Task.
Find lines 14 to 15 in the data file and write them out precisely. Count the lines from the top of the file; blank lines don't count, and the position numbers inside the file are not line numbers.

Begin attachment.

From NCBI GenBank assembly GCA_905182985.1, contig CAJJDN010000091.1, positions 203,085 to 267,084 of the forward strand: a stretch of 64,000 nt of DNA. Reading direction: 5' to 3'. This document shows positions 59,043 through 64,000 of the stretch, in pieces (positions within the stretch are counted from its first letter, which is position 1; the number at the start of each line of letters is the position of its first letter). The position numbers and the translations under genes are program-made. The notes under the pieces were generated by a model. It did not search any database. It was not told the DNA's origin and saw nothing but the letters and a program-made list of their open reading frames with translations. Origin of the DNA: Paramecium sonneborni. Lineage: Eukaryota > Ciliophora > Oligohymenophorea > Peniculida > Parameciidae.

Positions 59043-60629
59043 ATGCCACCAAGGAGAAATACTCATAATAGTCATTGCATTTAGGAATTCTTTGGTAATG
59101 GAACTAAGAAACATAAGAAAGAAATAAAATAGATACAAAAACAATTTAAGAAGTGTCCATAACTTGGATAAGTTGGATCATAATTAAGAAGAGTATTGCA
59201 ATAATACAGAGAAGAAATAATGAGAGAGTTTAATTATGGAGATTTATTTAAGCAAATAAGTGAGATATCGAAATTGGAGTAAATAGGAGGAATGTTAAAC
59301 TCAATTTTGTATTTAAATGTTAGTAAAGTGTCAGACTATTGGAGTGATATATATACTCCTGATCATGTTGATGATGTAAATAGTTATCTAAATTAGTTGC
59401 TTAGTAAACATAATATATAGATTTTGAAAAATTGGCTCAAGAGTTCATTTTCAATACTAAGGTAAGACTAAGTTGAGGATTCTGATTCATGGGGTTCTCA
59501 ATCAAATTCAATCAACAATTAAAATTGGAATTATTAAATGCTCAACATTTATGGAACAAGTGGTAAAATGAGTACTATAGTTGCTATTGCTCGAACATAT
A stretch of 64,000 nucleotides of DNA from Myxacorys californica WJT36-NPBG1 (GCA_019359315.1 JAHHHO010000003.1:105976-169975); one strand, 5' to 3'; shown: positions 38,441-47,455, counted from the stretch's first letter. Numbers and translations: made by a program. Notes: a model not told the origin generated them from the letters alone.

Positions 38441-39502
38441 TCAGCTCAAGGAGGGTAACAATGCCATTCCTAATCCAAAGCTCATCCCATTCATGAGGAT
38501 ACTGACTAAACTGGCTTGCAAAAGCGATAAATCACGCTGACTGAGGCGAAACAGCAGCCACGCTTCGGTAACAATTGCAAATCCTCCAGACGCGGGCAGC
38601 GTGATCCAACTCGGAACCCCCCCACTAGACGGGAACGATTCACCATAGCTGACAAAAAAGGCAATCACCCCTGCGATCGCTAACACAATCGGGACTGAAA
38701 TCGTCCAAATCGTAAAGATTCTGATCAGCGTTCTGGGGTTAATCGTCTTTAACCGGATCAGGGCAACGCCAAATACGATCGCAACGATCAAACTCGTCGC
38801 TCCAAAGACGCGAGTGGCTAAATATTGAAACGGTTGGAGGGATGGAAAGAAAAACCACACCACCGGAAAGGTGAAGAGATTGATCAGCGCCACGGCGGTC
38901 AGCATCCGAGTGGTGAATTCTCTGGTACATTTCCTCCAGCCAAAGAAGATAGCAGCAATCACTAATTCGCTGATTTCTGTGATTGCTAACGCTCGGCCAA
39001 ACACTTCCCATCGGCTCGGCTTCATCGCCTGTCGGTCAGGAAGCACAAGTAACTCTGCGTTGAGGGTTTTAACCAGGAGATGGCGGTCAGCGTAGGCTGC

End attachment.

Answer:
38701 TCGTCCAAATCGTAAAGATTCTGATCAGCGTTCTGGGGTTAATCGTCTTTAACCGGATCAGGGCAACGCCAAATACGATCGCAACGATCAAACTCGTCGC
38801 TCCAAAGACGCGAGTGGCTAAATATTGAAACGGTTGGAGGGATGGAAAGAAAAACCACACCACCGGAAAGGTGAAGAGATTGATCAGCGCCACGGCGGTC